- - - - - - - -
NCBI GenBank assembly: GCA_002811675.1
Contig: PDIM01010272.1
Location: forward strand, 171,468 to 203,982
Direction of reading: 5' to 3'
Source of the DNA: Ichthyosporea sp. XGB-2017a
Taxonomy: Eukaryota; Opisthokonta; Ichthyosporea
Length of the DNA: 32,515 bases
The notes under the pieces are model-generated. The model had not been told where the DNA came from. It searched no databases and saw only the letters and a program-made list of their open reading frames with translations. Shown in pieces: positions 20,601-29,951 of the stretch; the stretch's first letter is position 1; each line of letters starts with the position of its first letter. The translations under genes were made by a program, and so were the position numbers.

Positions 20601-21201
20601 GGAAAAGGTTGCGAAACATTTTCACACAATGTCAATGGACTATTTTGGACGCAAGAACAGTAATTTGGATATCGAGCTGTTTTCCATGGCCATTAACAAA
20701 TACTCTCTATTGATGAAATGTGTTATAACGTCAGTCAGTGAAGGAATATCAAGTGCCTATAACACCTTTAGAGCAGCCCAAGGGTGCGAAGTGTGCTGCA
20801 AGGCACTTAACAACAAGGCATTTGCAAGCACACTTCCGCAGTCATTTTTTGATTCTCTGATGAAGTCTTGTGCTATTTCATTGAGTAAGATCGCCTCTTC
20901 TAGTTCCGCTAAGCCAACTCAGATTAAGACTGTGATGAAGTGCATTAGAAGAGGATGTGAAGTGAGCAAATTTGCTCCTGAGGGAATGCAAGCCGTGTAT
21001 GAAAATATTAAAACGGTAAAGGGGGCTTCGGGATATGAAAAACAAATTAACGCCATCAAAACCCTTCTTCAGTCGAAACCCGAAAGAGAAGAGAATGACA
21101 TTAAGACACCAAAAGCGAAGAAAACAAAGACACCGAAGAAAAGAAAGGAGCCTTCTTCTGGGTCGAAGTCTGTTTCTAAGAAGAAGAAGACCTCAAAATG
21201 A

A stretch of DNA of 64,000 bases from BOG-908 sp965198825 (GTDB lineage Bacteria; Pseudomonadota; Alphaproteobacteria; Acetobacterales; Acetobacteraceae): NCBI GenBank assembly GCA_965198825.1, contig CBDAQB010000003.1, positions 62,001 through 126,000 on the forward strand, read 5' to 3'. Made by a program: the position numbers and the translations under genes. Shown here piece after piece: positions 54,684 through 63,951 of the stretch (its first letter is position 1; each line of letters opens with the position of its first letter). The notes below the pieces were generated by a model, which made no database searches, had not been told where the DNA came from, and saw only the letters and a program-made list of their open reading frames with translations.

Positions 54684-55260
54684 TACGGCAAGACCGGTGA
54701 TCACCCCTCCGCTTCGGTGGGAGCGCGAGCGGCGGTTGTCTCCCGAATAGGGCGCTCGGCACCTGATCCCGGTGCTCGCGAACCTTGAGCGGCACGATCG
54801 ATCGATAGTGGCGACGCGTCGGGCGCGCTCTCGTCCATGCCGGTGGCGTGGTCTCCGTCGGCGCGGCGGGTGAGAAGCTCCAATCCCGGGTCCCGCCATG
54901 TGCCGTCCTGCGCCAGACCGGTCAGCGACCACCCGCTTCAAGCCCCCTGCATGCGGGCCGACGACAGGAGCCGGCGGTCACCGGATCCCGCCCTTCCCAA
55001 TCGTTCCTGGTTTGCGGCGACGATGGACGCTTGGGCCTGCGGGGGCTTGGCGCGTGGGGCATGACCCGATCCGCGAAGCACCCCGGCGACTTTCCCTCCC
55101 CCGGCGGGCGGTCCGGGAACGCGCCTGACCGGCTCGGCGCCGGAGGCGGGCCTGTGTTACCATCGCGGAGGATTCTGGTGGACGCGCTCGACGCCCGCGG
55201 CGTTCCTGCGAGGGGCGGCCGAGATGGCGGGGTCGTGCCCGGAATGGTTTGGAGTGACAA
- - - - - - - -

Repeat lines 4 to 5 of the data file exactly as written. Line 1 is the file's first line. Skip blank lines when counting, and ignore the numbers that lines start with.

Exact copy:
Direction of reading: 5' to 3'
Source of the DNA: Ichthyosporea sp. XGB-2017a